Fewer interns will qualify as employees and fewer still will fall into the category of self-employed.

Depending on the circumstances (ie. whether the individual is enrolled on a qualifying course of study etc), an intern may be classified as a student.


An intern’s classification as a worker, employee, self-employed or non-worker will determine to which of the rights they are eligible.


National Minimum Wage: A worker has the right to receive the NMW. Most interns, therefore, should receive the NMW.

Some people are, however, exempt from the right to receive the NMW.[6] Among those who are exempt are volunteers. The word volunteer in this context has a specific legal definition (ie. not the general meaning given above): a volunteer is defined as someone who is working for a charity or other voluntary organisation. It follows from the above that an intern working for a charity or similar body does not have the right to receive the minimum wage.

Other rights for a worker[7]: An intern classified as a worker will enjoy other rights. For example, the right to unpaid leave and the right to the protection of the EU’s Working Time Regulation.


Non-workers enjoy some very basic rights such as those related to health and safety and non-discrimination.[8]

Best practice also provides for various extra rights for non-workers/volunteers. For example that they should have their expenses paid and that a fair recruitment process should be used.[9]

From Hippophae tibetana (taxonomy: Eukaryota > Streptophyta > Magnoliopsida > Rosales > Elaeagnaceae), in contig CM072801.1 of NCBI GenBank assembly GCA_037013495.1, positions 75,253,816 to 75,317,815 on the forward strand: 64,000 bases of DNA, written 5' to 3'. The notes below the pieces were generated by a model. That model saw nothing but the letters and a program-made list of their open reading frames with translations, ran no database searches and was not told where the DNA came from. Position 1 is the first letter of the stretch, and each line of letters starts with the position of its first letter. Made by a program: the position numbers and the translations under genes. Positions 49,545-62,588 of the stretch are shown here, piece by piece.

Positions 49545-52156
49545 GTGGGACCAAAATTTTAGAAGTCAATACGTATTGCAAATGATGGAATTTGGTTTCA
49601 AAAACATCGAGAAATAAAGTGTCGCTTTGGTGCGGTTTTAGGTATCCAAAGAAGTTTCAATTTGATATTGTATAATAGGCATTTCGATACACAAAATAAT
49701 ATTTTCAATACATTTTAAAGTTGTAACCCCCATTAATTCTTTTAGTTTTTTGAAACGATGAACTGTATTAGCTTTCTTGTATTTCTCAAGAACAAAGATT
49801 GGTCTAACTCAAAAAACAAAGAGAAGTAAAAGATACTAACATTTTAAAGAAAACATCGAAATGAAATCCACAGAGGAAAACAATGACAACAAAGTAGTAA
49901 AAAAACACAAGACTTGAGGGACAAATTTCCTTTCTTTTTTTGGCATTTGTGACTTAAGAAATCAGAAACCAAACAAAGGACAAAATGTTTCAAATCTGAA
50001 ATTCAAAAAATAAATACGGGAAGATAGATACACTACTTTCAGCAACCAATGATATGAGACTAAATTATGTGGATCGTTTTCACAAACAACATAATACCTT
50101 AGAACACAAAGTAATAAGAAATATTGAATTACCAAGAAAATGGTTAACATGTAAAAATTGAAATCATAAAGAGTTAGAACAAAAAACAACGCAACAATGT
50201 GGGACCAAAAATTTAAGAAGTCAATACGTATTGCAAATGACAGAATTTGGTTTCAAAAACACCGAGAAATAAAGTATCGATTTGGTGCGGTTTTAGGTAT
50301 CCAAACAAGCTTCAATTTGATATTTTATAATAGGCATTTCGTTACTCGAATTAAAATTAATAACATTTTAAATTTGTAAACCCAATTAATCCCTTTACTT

The area of UK law known as the Tort of Negligence (“Negligence Law”) may also be relevant. A volunteer may try to use Negligence Law to sue an organisation. In order to successfully sue an organisation using Negligence Law, the volunteer will need, inter alia, to convince a court that he/she has suffered harm and that the organisation caused the harm through its negligence.


An intern who is also a student intern will generally benefit from the normal rights enjoyed by other students.

An individual undertaking a “work placement” of up to one year is usually exempt from paying local authority tax, like a normal student.

Check if you are a worker during your internship with the Worker’s Checklist here – and if so, ensure you are receiving the minimum wage you are legally entitled to!


There is no specific intern contract as such.

If an intern qualifies as a worker, a contract is deemed to exist (even if the contract is not in writing) and the normal law of contract will apply.

Certain standard contractual terms are likely to appear in most contracts between interns and organisations.

Standardised contracts may exist for “work placements”/”professional training” in specific sectors. In the legal profession, for example, the relevant regulatory body publishes a standard contract for trainees.[10]

It is best practice that an organisation should enter into an “internship agreement” with an intern.[11]


For complaints and control of internships, interns can contact the Pay and Work Rights Helpline, which is run by HM Revenue and Customs, the Government agency responsible for enforcing payment of the NMW.[12]

A range of social partners have campaigned for interns’ rights including, for example, the Trades Union Congres.[13] A campaigning organisation called Intern Aware has been established.[14]